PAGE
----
Medicaid claims data to supplement Zika-related birth defects case identification

Carrie W. Mills, Tenzin Tseyang, Katharine McVeigh, George Askew

Abstract


Objective

To assess the use of Medicaid claims data to conduct surveillance for cases of Zika-related birth defects identified after birth among infants born in New York City (NYC).

Introduction

As a part of the Zika Birth Defects Surveillance, a national effort coordinated by the Centers for Disease Control and Prevention (CDC), NYC is conducting enhanced surveillance of all births with defects included in the congenital Zika syndrome (CZS) phenotype among infants born in NYC beginning in 2016. The intent of the project is to provide background on the prevalence of these conditions, regardless of cause. The surveillance project builds on the New York State (NYS) Congenital Malformations Registry, a passive, mandatory reporting system that relies on reporting from hospitals and providers. For the Surveillance project, potential cases of Zika-related birth defects (ZBD) are identified by hospital and administrative data of birth records with one or more of the International Classification of Diseases, 10th Revision (ICD-10) diagnostic codes associated with CZS.1 The list of included diagnostic codes was specified by the NYS registry following guidance established by CDC. Full medical record chart abstraction of the birth hospital visit of potential cases is then conducted applying further inclusion guidelines to identify ZBD cases.

Recent reports of late presentation of birth defects consistent with CZS suggest that some cases are being missed due to identification and diagnosis of the condition after birth.2 As one component of a broader strategy to obtain a more accurate surveillance count, we seek to identify potential ZBD cases first diagnosed in the 6-month postpartum period using Medicaid claims data.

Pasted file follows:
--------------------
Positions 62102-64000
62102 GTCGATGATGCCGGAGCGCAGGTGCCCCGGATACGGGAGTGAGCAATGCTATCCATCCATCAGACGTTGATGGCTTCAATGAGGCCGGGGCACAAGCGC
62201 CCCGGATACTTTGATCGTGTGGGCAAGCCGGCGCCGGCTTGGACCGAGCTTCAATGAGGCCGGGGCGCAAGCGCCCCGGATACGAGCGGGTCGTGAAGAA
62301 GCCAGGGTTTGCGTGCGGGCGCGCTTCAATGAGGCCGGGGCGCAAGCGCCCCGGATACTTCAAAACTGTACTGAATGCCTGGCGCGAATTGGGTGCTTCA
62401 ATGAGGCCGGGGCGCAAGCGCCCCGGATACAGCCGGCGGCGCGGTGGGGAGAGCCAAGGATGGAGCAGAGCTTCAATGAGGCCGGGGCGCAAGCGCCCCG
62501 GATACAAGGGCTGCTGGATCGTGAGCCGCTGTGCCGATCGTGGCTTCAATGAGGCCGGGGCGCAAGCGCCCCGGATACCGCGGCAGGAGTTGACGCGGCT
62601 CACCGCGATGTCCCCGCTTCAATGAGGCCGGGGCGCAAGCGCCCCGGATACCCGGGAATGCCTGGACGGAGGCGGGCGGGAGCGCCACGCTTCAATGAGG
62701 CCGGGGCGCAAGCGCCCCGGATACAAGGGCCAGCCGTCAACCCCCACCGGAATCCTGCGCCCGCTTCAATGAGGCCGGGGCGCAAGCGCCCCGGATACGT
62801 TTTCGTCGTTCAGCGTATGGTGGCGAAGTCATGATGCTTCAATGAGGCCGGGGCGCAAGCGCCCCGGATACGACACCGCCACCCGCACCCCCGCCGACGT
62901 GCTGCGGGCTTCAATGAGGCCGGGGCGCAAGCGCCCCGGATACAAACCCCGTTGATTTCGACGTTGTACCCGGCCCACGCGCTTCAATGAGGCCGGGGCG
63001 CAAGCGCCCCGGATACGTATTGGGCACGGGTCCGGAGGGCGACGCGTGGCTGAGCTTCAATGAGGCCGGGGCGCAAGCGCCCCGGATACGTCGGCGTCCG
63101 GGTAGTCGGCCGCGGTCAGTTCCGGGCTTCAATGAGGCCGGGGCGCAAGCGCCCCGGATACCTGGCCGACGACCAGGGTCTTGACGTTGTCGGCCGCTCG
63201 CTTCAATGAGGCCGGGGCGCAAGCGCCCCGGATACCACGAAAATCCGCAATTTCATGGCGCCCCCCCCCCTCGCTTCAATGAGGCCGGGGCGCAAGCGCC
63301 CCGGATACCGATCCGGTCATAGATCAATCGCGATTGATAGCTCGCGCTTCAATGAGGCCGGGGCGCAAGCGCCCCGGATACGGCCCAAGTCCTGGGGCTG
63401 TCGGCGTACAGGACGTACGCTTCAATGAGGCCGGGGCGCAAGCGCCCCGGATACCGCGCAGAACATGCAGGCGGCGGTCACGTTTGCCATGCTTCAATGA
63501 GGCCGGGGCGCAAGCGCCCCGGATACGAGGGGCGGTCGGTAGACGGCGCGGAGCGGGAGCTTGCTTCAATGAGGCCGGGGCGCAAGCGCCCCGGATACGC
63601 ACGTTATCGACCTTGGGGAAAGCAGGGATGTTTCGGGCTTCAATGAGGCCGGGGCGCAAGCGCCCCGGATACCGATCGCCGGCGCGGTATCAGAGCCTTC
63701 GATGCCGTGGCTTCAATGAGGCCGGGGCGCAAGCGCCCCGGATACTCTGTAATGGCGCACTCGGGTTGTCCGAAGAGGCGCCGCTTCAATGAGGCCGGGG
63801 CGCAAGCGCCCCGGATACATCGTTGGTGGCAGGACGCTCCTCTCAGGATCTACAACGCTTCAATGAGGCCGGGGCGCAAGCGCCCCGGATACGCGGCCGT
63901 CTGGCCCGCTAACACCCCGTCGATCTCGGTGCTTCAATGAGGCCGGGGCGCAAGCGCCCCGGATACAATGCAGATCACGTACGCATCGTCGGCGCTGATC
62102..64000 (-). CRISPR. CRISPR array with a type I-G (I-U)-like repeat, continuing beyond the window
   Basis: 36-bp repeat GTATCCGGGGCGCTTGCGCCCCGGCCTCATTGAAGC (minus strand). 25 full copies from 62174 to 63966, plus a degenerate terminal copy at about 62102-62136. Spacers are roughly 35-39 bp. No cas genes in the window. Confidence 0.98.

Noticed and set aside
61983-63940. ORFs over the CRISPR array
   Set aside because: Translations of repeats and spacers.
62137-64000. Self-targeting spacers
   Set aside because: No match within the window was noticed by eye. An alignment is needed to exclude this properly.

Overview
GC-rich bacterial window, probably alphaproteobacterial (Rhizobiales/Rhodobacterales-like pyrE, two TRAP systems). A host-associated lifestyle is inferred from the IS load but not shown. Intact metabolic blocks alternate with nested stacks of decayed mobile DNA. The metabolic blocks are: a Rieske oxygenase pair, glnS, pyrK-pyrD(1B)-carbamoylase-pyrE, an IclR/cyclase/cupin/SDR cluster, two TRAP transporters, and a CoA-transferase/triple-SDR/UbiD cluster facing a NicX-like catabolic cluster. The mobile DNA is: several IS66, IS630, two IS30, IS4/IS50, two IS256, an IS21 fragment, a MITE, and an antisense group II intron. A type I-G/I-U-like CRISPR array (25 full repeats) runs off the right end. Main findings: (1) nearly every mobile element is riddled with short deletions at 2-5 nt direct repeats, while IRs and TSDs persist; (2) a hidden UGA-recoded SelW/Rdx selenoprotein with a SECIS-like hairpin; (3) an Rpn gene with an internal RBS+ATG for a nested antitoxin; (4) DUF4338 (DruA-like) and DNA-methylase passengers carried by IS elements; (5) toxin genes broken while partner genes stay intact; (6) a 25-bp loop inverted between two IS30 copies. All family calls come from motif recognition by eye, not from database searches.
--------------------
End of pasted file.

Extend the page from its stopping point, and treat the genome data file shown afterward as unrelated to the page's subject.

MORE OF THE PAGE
Methods

We will obtain Medicaid records for all infants born in NYC in 2016 from Jan 1, 2016 through June 30, 2017 using Salient, a data mining system of Medicaid data (Salient Interactive Miner, Version 5.70.079). The 85 ICD-10 diagnostic codes currently being used to identify potential ZBD cases will be applied to birth records and all outpatient and inpatient visits to a medical provider for the 6-month period after birth. All visits containing one or more of the codes from either primary or secondary diagnosis will be identified. A unique list of infants receiving one or more included diagnoses within the 6-month postpartum period will be obtained and cross-referenced with the current case list using a matching algorithm based on child’s name, date of birth, and other identifying variables.

Results

Preliminary results
Surveillance measures to-date have identified 380 cases of infants born in NYC in 2016 with birth defects that could be due to Zika virus; it is anticipated that a majority have Medicaid. (In 2015, 59% of all births in NYC were to mothers with Medicaid.)

Analysis will determine (a) the extent of overlap of cases identified from surveillance activities and Medicaid claims data, and (b) the extent of ZBD potential cases missing from surveillance but found with Medicaid data of in- and out-patient visits. Descriptive statistics will include age and class of earliest diagnosis of infants. Those identified by Medicaid analysis will be considered potential ZBD cases pending full abstraction of record.

Full results pending.

Conclusions

If results indicate missed potential ZBD cases, medical chart abstraction of such cases will be warranted. Further, as CZS is a relatively new syndrome, findings may provide support in the determination of accurate follow-up time for future surveillance projects.3

Full conclusion pending.

References

1. Moore CA, Staples JE, Dobyns WB, et al. Characterizing the Pattern of Anomalies in Congenital Zika Syndrome for Pediatric Clinicians. JAMA Pediatrics. 2017;171(3):288-295. doi:10.1001/jamapediatrics.2016.3982.
2. Cragan JD, Mai CT, Petersen EE, et al. Baseline Prevalence of Birth Defects Associated with Congenital Zika Virus Infection — Massachusetts, North Carolina, and Atlanta, Georgia, 2013–2014. MMWR Morb Mortal Wkly Rep. 2017;66:219–222. DOI: http://dx.doi.org/10.15585/mmwr.mm6608a4.
3. Shapiro-Mendoza CK, Rice ME, Galang RR, et al. Pregnancy Outcomes After Maternal Zika Virus Infection During Pregnancy — U.S. Territories, January 1, 2016–April 25, 2017. MMWR Morb Mortal Wkly Rep. 2017;66:615-621. DOI: http://dx.doi.org/10.15585/mmwr.mm6623e1.

 


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DOI: https://doi.org/10.5210/ojphi.v10i1.8932



Online Journal of Public Health Informatics * ISSN 1947-2579 * http://ojphi.org